But Spike did, because he was young, dumb and immortal and topped off with testosterone. And he liked how she got a little scared when he used his dad’s petol valve wrench to pop the metal cap on the access pipe in the alley behind the tower – the banshees shrieking down, down in the cavernous vacuum chambers far below the street. She licked her lips, whispered “do it,” and he heard it as “do me” as he slammed the hose attachment into place and then the street was gone and Spike was there.

    He felt those raw airwatts flashing behind his eyeballs, pollen concentrations spiking into hay fever nirvana – 50 ppm, 100 ppm, higher. And then the fumes from a million cigarettes, dander of a million pets – and yes, the salty arginine smell of semen in the background. All of it slashing into his brain like a million CFM of genetically reengineered Japanese hash smoke. And Spike forgot all about the girl. This was it, baby. This was what he’d been looking for all along.

  11. Man On Pink Corner says:

    KICKYFAST Ahh, yes, because nobody ever brings up “carefully engineered cold cells delivering a prolonged payload of top-flight methamphetamines directly to the spongy flanges of his right hemisphere” in real conversations. Nor should they.

    Yep, they’ll Tase your sorry ass for that sort of thing back where I come from.

  12. melissa says:

    it’s sort of good and sort of bad all at once. maybe i’ve become too much of a minimalist, but there’s just too much going on at some points. at the same time, i jsut may end up somehow getting sucked into reading it all.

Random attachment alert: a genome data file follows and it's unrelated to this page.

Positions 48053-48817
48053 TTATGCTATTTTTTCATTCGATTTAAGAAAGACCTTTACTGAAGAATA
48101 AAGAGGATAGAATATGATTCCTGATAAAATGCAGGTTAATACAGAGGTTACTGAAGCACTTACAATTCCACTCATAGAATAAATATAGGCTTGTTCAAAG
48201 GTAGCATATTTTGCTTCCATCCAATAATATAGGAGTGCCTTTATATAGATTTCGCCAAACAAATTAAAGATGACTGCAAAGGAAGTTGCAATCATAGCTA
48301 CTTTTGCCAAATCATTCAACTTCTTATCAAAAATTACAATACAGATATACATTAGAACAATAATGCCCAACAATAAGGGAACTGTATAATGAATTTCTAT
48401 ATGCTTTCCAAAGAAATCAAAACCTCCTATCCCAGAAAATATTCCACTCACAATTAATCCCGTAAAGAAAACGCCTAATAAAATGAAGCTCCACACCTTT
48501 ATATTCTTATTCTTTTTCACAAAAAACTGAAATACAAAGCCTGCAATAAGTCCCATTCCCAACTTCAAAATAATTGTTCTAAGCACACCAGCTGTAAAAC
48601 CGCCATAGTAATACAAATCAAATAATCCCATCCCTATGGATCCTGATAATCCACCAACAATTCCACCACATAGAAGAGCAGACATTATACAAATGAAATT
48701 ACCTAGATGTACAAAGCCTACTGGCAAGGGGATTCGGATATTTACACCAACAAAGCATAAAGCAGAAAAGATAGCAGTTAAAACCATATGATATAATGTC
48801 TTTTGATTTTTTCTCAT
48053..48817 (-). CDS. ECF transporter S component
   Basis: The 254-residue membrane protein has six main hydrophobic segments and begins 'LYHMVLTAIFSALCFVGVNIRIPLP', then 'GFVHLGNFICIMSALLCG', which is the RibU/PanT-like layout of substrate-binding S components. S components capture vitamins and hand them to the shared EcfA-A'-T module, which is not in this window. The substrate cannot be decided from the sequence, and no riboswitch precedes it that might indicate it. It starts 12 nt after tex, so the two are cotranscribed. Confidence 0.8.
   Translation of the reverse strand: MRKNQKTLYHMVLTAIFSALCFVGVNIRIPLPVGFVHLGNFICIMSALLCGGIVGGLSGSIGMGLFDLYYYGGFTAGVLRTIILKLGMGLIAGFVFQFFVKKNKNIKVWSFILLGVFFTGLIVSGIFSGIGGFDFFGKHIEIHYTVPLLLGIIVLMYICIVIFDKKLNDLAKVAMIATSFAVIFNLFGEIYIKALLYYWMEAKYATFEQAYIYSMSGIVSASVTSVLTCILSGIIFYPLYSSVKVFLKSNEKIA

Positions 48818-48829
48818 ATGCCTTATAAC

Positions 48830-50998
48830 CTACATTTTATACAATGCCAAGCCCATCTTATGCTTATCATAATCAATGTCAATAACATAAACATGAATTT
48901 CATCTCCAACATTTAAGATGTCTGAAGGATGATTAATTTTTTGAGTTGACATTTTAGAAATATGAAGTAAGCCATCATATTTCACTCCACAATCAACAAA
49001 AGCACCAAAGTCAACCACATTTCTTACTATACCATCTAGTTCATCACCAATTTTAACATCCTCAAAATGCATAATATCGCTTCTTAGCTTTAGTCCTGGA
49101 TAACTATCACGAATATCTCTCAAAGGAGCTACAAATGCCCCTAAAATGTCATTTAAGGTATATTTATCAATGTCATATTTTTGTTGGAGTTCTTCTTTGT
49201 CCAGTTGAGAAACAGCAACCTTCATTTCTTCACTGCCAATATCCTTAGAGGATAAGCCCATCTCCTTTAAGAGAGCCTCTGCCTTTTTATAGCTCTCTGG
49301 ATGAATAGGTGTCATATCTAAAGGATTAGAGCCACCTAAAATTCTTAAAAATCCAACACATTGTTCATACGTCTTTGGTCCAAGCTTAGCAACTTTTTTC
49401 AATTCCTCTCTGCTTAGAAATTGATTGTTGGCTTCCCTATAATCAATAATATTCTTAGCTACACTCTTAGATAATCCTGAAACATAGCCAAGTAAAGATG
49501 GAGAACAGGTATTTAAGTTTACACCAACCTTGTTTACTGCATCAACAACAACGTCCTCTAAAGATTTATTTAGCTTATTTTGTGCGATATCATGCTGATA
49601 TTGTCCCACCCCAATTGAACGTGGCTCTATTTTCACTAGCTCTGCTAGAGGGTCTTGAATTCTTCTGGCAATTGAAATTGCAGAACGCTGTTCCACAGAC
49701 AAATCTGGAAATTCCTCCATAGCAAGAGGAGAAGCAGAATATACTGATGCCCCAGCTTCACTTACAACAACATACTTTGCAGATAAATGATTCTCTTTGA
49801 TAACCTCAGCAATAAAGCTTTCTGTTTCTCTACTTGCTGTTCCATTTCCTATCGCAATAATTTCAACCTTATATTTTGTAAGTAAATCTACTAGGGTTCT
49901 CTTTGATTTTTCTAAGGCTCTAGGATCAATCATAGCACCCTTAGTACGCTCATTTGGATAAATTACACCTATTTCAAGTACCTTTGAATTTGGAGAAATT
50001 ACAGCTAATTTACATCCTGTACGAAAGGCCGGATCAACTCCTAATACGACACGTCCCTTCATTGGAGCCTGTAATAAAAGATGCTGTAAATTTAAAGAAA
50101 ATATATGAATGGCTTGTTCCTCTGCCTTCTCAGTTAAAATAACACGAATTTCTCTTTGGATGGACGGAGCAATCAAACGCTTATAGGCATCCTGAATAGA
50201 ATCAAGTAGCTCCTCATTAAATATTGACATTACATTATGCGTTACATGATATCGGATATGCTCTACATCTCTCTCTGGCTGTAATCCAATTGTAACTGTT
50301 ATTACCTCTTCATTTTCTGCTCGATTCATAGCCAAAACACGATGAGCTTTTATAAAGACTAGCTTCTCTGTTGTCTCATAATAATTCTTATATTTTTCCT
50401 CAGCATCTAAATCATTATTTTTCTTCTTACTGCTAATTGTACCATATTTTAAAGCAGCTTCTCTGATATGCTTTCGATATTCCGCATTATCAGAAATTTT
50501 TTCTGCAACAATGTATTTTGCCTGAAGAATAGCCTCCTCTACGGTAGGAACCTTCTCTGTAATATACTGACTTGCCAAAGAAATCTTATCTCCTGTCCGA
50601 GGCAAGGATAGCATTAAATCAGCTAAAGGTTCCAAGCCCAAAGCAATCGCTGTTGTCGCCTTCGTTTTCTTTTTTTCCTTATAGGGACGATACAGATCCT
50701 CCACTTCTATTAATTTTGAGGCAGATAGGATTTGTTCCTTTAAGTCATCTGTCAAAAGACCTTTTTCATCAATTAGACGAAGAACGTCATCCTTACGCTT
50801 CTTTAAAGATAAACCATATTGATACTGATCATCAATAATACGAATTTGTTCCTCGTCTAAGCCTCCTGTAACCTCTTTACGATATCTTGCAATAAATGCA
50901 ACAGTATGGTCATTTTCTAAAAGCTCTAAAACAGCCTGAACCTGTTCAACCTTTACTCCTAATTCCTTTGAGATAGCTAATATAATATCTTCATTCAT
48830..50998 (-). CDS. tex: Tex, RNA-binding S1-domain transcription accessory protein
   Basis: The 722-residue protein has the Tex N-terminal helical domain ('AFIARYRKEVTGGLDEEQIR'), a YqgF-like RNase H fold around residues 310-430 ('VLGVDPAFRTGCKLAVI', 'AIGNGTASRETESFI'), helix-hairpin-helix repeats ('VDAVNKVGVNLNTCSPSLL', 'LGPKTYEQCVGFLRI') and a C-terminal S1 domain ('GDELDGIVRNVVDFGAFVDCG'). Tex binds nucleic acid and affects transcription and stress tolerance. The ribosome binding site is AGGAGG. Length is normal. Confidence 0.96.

13. Muppet says:

    Lame William Gibson wannabes.

  14. Fray says:

    I wrote a Creative Commons “book” for the iPhone on my website. It’s a choose-your-own-adventure style story, and I’m surprised how positive the response has been… check it out!

    It also works on the iPod Touch, at no extra cost!

  15. Hadrien says:

    Available in epub (new ebook standard) and for e-ink readers: http://www.feedbooks.com/discover/view_book/1947

  16. Aaron Powell says:

    I submitted this as a link but Cory said this was a better place to post it, so here you all go. For a while now, I’ve been writing a serial novel, also CC licensed, called The Hole.

    I’ve been describing it as “a serial novel of supernatural apocalypse about a global plague, zombies, and a small group of survivors making their way across a very weird Midwest.”

    I’m consistently getting terrific feedback (including a lot of people, though I’m not sure I believe them, telling me its as good as Wellington’s work) and I’m around half way in (50,000 words as of now). New parts go up once or twice a week and the traffic has been rather good (over a hundred people on the email list).

    If you like zombies, apocalyptic stuff, or weird Mormon mythology, you should check it out.

  17. Teresa Nielsen Hayden / Moderator says:

    Psssst, Aaron? Cut the line about Wellington next time. Say you’re surprised at how positive the response has been, and leave it at that.

    p.s. I deny that EvaJean can tell what the crazy used on his hair.